I was actually saying things how I meant them. They were coming out the way I heard them in my head. I was handing him little piles of words that were myself, without sorting through them first in case he wouldn't understand them. Because I knew he would understand them. How did I know he would understand them?
I'd never met someone so intentionally exposed. He was timid without being moldable; uncovered without being readable. I was sure he had running judgment that he spared me, but for the first time, I was not intimidated by authenticity. Instead of backing down to his, mine was stimulated.
His consciousness of self was everywhere; on the way he'd start to bite his lip, but never quite get there, because he had too many things to say first, in the way he paced when he had something to say, and in the way he stopped when he was saying it, but never long enough to finish the thought. He'd lose the rest of it in his overlapping steps, and I'd half-mask my smile at his struggle, because I despised it on myself, but it was dynamic on him. The way he held himself-or rather, did not hold himself- said he didn't give a damn about all the little things he knew behind his reflection. He acknowledged his flaws, but he didn't address them, as if there were more important things to do. It was intriguing. I wanted to know what more important things it was that he had to do.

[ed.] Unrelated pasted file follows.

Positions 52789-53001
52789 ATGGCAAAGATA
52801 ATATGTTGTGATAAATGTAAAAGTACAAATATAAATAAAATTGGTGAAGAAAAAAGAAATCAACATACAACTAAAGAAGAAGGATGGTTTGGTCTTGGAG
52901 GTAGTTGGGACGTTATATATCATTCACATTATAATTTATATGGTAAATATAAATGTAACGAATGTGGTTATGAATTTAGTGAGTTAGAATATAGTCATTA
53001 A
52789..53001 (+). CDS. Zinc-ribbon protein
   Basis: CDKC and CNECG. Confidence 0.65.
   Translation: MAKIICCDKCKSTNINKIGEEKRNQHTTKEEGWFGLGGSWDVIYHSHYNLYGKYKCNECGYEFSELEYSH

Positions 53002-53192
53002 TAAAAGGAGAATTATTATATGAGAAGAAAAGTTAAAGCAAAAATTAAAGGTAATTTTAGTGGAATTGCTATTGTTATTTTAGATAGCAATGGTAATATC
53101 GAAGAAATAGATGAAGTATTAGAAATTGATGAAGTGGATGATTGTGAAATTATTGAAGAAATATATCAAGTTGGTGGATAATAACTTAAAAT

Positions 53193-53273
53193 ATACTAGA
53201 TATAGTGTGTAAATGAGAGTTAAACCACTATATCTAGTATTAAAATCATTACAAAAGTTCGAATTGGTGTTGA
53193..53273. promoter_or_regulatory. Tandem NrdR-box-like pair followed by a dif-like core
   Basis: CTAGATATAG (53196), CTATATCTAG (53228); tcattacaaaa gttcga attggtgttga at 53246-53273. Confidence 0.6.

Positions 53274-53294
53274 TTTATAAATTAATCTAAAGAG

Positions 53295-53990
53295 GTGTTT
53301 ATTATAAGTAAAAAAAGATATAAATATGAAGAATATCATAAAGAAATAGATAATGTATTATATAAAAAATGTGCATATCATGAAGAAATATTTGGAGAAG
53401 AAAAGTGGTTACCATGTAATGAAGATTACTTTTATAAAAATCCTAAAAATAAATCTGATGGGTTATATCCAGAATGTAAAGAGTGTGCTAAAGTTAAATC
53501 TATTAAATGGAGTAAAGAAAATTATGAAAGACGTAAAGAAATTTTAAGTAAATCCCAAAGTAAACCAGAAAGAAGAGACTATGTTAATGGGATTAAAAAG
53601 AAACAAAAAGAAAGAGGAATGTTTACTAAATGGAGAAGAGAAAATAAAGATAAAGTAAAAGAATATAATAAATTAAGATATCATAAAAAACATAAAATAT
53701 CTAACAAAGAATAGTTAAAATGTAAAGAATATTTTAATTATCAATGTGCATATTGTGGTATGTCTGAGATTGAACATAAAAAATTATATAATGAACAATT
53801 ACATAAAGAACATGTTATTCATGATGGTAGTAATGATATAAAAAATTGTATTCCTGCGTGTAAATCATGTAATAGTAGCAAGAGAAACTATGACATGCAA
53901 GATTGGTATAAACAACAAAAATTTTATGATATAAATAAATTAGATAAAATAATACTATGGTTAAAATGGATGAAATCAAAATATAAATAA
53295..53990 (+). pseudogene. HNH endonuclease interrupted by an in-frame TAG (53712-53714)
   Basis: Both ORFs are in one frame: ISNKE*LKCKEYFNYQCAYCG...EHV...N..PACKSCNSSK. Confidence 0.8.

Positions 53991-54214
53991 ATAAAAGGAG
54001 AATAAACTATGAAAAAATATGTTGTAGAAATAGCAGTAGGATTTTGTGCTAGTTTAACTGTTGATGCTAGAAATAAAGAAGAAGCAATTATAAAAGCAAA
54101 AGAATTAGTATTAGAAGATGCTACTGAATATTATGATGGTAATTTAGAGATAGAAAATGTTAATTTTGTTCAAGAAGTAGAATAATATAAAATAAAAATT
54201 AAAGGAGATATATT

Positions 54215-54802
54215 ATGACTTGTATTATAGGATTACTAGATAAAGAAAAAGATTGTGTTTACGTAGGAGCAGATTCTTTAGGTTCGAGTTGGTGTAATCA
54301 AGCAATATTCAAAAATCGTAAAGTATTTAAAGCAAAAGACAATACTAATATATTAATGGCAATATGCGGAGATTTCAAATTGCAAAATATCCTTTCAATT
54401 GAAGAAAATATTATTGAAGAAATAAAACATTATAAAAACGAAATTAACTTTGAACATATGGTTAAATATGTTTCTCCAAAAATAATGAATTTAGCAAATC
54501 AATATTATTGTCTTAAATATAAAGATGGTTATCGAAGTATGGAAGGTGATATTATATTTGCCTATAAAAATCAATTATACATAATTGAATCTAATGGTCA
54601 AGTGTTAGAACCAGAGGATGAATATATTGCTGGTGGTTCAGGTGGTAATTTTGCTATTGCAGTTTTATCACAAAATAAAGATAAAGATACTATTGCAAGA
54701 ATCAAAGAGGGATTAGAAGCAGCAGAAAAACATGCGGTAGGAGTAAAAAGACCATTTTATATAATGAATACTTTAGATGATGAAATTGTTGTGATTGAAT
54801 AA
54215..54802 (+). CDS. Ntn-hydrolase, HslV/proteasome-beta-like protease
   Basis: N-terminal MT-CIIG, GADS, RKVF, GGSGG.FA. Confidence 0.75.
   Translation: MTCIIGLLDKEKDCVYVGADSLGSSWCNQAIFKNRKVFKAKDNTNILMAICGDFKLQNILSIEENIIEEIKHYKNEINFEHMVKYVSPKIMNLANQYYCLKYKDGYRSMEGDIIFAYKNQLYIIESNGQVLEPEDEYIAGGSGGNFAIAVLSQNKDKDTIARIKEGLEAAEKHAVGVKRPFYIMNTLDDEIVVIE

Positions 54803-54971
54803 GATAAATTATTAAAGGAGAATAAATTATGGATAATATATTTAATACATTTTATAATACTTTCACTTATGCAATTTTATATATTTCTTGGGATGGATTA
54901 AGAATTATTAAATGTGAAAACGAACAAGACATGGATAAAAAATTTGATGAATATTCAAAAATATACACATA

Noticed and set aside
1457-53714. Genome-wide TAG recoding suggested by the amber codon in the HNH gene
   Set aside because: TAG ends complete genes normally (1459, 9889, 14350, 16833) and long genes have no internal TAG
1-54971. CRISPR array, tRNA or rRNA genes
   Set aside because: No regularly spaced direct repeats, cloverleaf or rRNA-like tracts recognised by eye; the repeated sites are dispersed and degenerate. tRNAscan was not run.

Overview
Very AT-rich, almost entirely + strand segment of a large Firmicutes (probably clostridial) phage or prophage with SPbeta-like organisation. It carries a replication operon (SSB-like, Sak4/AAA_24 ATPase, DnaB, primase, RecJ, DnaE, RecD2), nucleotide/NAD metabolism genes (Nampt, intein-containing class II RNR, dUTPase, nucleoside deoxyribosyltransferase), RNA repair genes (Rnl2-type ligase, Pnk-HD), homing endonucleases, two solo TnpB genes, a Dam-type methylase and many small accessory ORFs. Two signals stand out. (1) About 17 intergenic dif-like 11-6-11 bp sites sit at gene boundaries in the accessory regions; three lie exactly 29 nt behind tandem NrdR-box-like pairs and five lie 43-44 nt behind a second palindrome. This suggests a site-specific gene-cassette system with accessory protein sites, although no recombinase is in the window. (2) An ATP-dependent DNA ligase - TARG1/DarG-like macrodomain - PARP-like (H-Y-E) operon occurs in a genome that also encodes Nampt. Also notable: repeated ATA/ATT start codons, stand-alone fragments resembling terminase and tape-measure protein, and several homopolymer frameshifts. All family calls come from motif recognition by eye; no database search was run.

And this strange, strange quality of honesty that was sprouting from myself looked so odd amidst all the deceit and denial that I normally accommodated others with. He wasn't patting me on my back. He wasn't applauding, wasn't praising. So God knows what encouraged this frank truth of mine so unlike myself.
I felt liberated. In his company, I didn't know what "expectation", or "misunderstanding", or "apathy" was. The recipe of his company was simply, I'll trade mine for yours. Silence was okay, because finally someone understood that it was about presence, and not words. His version of disclosure wasn't, "this is who I am", but rather "who am I? You're welcome to answer the question." And so we spent two hours admitting to each other and to the thin fog, that the joke was on both of us, because we didn't actually know.